But you know what I’ve realize in all this — you can only put so much onus on your parents for the way you turn out. Once you start developing your own critical thinking skills and start making your own decisions, it becomes your responsibility to sink or swim. It’s not fair to them or yourself if 20 years down the road you blame them because you’re not where you want to be.

Outside of abuse, etc — most parents are doing what they think is right. MOST of their actions come out of love. So view it as such, appreciate it, and learn to pull yourself up to the next level.

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Welp, that’s all I feel like writing.

Have you learned anything surprising about yourself or your family that you didn’t expect as you’ve gotten older?

Let’s talk about it in the comments. Share what you’ve learned!

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15 comments
Sherisa7
Sherisa7

I completely agree with the section on sanity. Both your mental and physical health are really so important. I think it's easy to forget about taking care of yourself. Especially as young energetic people it easy to just assume that everything is going well and that you can continue to do more and more. Or focus on taking care of everything or everyone else before yourself. I know I've learned this lesson the hard way...more than once. In the end I gave up my "extremely promising" corporate career and completely changed almost every aspect of my life. I went from spending 10 hours a day on the computer and multiple global conferences calls a day starting at any time from 7am to 9pm to not even owning a computer at all. In fact I didn't even open a PC for about 10 months...not even for my personal email, to pay bills or to go on facebook. It was a drastic change. Now I've decided to re-enter the 21st century. I actually bought a computer (just a cheap $300 one...who knows I might decide to through it out the window one day lol). Anyway sanity is definitely important so do what you need to in order to keep it because you won't get far without it ;) 

Surges
Surges

Great story! I feel the exact same way about always being seen as excellent in school although I was making A's and B's. Although thats not bad my work ethic had suffered and I didn't learn to study until junior year of college. Now fast forward to today (3 years after junior year) and I'm just now setting high standards for myself so that I can achieve what I want for my life and stop blaming my parents. 

practicalcivilization
practicalcivilization

Heart-felt post man! I can remember growing up and wondering why everyone around us wore certain brand name clothes while I couldn't get my parents to spring for them hardly ever. We were always well off and it was a mystery to me why we didn't have the superfluous things my little society deemed were "cool" or "necessary." Later I would learn that we were well off because of the wisdom and frugal nature of my parents. Funny enough, I COMPLETELY appreciate this aspect of my upbringing now and it is a pretty large portion of what I write about. Thanks for sharing some of your story Daniel!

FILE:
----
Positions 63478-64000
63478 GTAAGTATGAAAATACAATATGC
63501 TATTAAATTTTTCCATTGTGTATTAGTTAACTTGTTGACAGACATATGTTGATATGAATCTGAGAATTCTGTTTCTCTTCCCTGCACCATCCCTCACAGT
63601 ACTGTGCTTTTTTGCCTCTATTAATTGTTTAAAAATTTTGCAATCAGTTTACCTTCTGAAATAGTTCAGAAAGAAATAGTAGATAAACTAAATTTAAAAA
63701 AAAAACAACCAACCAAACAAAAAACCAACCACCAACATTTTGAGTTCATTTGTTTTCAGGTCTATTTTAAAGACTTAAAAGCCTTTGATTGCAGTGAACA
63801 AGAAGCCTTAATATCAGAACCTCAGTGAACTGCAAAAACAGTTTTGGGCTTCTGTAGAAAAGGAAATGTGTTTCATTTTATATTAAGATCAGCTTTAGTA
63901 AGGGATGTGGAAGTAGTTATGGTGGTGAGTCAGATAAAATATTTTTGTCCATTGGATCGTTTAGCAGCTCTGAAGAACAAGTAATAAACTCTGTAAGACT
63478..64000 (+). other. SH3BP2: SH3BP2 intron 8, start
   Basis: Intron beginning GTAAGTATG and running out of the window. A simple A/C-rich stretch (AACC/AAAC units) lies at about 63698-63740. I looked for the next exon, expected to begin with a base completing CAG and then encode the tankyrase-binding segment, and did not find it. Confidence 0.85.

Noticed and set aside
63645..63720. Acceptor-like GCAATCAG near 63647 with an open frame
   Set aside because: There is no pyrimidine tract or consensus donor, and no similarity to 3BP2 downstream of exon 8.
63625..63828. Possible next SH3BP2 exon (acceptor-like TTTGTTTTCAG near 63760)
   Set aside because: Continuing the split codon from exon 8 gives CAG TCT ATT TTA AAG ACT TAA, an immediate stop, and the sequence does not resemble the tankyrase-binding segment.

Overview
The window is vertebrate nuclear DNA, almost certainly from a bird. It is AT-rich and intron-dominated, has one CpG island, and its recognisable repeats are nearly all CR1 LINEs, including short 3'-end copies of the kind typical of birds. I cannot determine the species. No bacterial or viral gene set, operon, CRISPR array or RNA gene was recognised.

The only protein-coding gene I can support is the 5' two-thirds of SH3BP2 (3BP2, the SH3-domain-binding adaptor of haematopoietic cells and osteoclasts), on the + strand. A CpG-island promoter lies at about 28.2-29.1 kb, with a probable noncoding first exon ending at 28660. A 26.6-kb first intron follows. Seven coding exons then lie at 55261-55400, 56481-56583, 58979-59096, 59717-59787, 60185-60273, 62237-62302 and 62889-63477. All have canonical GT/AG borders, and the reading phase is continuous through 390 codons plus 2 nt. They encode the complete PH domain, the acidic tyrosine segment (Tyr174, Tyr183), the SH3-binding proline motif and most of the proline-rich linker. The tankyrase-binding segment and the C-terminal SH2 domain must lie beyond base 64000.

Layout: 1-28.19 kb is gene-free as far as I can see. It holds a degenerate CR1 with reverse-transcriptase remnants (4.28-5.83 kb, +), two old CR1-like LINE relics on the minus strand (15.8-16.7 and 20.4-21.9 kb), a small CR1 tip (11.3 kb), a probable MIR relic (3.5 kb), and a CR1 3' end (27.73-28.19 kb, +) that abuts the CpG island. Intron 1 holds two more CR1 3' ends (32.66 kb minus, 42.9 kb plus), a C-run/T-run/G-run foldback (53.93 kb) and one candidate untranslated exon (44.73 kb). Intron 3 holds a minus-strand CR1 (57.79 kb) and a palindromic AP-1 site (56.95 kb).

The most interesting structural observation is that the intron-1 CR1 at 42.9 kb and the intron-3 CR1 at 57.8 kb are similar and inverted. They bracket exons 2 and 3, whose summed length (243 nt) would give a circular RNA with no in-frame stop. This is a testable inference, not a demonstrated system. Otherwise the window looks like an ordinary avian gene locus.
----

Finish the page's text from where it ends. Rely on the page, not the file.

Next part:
Ole Loenberg Jensen
Ole Loenberg Jensen

Well, i can't really call this being up late, it's 10:30 am in scandinavia... anyway...


Its amazing how you hit a vibe similar to what i'm learning in life about now. I have always had too easy a time in school, so fighting for something, really putting your best in to something, is one thing i've never had to. but i can feel that i will need to do that in order to become successful - so now i'm struggling with learning how to struggle with anything difficult and come out on top.


Sanity being greater than love is not yet something i have fully experienced in live, but the fact that everyone in some ways are immature children, that's something i've known for long. I mean - if you just listen to the stupid shit some people - myself included - does, it is hard to doubt it.


Thanks for another amazing post, this time with valuable insights about life :)

owens346
owens346

I see im not the only one up lol. in growing up (im 22) ive learned that even though you can blame someone for your upbringing, talking will get you nowhere, you gotta get up and change it yourself. the hard part for me is finding out how lol

mesawstudio
mesawstudio

Here in South Africa its almost lunch time so I am most definitely up and working! I'm 28 and a bit of late comer to this learning about parents thing. I mostly shut myself out and remained on a surface level when it came to their private issues until recently. I've realised that just because they are the parents does not mean they don't want or need our advice/support/help or even push in the right direction.There comes a point when the tables turn and the parents need the children as the kids needed them when they were young and naive. The world changes and not all adults learn to adapt continuously to that change and then the 25 year old son or 28 year old daughter need to go and lend a hand and make the parents feel secure and confident about the decisions they are making. Even if your parents didn't really do that for you growing up (mine always question the validity of every decision I would have to make which in turn makes me doubt myself a lot)! But I'm the SANE adult now and I will do what I think is right. 


Thanks for a great post! 

Rich20Something
Rich20Something moderator

@Surges That's awesome, man. Any specific strategies that you've used to help you set higher goals and execute? We'd all like to know.

Rich20Something
Rich20Something moderator

@Ole Loenberg Jensen Thanks for jumping in, Ole. I agree, fighting for something instead of always getting it easily is always a hard wake up call. Any specific examples from your life?

Rich20Something
Rich20Something moderator

@mesawstudio WOW! That's extremely detailed and thought-provoking. Thank you for that. I'm also coming to the realization that parents need kids as much as kids need parents. Did you have a specific situation lately where you suddenly realized this, or was it a gradual realization?

practicalcivilization
practicalcivilization

@Rich20Something @practicalcivilization It's not so much of a big deal now that I live in Springfield, MO. I grew up in St. Louis which is a bit more wealthy and this translates into having more shiny things. But I do get some puzzled looks when I tell people I don't have a T.V., own fewer than 300 items, etc. Haha, I usually am amused if people aren't OK with it. But if they want to discuss I'm always happy to back up my theory!

mesawstudio
mesawstudio

Was definately a specific situation that made me realise I just have to change my attitude towards my parents. they are getting older and sometimes clarity is not their strong point. They were having a lot of communication issues which no one including them knew how to deal with. This isn't really something new but it was breaking point. I encouraged them to go for counselling (and that seeking help was not a sign of weakness) and It in turn pushed me to go for counselling just for communication skills.